“Beondegi was a source of protein in the 1960s and ‘70s,” Joo says.

As the negative environmental impacts of raising livestock become ever more apparent and the need to feed a growing population more pressing, protein-rich beondegi and other insects are increasingly talked about as a potential fix. In 2013, the UN Food and Agriculture Organization released a major report on just this subject, noting that at least 2 billion people already eat insects as part of their regular diet.

One chef taking the idea seriously is Joseph Yoon, the Korean-American founder of Brooklyn Bugs, which promotes edible insects as a sustainable source of protein.

“I feel there’s a lot more awareness and appreciation for ancient knowledge, a return to what we’ve done that has worked,” he says. “And so we’re starting to see more and more people turning to older knowledge, including the idea of eating insects — because we’ve eaten insects since the beginning of time.”

Yoon, who likens beondegi’s taste to that of Corn Nuts, fries them with salt, onion powder, garlic powder, and red pepper flakes and also uses them to replace beef in japchae, a common dish of stir-fried glass noodles and vegetables.

If you can’t make this snack yourself, though, here are all the best places to try beondegi in South Korea.

Where to eat beondegi in South Korea

Beondeg, silkworm larvae

Photo: mujijoa79/Shutterstock

Seoul

Gwangjang Market: Korea’s first permanent market, Gwangjang is famous for its street food, so in addition to beondegi, you’ll find tteokbokki, sundae (blood sausage), noodles, and lots more. The market’s signature dish is bindaetteok, which are crispy and savory mung bean pancakes that pair well with makgeolli, a milky, unrefined rice wine.

Where: 88 Changgyeonggung-ro, Jongno-gu, Seoul

Euljiro Nogari Alley: In the middle of the industrial and increasingly trendy Euljiro neighborhood is this collection of small bars that spill onto the surrounding alleys in warm weather, creating a block-party-like atmosphere. Though the area is named after the anju nogari (dried pollack), many of the bars also serve beondegi-tang.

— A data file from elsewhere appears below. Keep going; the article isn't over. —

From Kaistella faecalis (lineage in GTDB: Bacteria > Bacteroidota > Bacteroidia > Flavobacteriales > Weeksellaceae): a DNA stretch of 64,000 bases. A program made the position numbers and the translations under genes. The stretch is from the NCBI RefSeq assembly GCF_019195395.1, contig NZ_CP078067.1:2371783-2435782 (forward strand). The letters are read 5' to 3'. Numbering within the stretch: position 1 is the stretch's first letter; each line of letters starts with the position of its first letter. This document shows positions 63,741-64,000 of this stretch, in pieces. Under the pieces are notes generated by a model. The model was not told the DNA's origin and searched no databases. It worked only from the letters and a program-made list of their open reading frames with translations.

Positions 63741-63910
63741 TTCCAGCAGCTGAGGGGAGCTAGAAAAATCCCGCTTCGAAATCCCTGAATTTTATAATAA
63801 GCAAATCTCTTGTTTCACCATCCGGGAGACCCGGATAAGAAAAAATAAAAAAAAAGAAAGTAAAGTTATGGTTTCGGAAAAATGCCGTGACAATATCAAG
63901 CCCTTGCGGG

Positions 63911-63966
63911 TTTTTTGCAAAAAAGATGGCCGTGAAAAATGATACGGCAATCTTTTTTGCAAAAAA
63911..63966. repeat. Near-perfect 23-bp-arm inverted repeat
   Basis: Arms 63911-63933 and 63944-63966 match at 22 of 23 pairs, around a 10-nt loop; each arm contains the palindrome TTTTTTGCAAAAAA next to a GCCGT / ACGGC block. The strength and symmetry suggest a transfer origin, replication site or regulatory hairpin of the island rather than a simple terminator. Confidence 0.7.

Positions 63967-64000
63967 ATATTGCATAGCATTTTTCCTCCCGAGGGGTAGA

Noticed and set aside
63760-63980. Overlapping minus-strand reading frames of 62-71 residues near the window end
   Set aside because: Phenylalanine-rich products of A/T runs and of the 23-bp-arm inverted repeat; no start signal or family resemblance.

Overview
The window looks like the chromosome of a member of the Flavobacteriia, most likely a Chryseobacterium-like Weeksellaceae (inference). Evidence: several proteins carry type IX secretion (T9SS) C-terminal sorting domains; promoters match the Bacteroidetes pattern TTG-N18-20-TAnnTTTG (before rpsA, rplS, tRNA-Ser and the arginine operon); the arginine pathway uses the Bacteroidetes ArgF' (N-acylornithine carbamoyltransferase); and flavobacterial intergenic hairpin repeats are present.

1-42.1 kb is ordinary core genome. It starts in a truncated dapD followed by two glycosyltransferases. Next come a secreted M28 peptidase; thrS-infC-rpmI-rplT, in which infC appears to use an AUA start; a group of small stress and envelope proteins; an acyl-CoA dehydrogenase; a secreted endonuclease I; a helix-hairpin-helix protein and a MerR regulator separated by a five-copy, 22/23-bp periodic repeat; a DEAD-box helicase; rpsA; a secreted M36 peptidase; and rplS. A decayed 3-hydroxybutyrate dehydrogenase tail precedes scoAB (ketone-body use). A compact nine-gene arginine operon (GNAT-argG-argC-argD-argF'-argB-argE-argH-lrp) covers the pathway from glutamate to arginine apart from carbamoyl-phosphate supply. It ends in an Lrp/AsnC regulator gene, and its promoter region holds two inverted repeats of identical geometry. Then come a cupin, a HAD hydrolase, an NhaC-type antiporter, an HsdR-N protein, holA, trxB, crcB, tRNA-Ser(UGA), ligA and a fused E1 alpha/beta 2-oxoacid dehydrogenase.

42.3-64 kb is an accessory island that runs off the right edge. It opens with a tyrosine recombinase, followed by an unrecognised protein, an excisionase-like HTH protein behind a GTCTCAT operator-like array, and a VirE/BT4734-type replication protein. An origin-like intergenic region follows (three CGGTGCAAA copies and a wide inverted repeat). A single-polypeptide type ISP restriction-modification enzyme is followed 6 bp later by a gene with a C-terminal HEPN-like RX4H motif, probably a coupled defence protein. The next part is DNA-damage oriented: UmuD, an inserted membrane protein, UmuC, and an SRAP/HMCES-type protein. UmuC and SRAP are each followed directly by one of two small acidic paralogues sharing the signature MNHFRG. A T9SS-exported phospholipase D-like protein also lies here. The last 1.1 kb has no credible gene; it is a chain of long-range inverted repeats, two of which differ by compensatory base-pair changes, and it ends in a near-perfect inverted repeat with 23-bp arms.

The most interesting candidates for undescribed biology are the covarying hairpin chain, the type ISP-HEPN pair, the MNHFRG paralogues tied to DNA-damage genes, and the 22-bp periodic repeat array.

Where: 129 Eulji-ro, Jung-gu, Seoul

Busan

Pojangmacha Town: Right next to Korea’s most popular beach, this collection of pojangmacha, or street food tents, might just have the country’s best location for informal alfresco dining. In addition to beondegi, there are plenty of seafood-based offerings, like snails and mussels.

Where: 236 Haeundaehaebyeon-ro, Haeundae-gu, Busan

Jeonju

Anhaeng Gwangjang: Anhaeng Gwangjang is a gamaek, a type of small corner store or kiosk that also serves beer and food (the term is a portmanteau of the Korean words for “store” and “beer”). Gamaek are unique to Jeonju, which is hands-down the country’s best city for food. Pop open a cold lager, order some beondegi-tang, and, when you’re done, stroll through Jeonju’s famed Hanok Village.

Where: 42 Anhaeng-ro, Wansan-gu, Jeonju

Incheon

Soraepo-gu Seafood Market: This wet market is a good introduction to Incheon, a slightly gritty port city where much of life is still connected to the sea. You can pick up a cup of beondegi to snack on while checking out the shrimp, crabs, and squid for sale, or even purchase a large sack of the pupae to take home with you.

Where: 12 Soraeyeok-ro, Namdong-gu, Incheon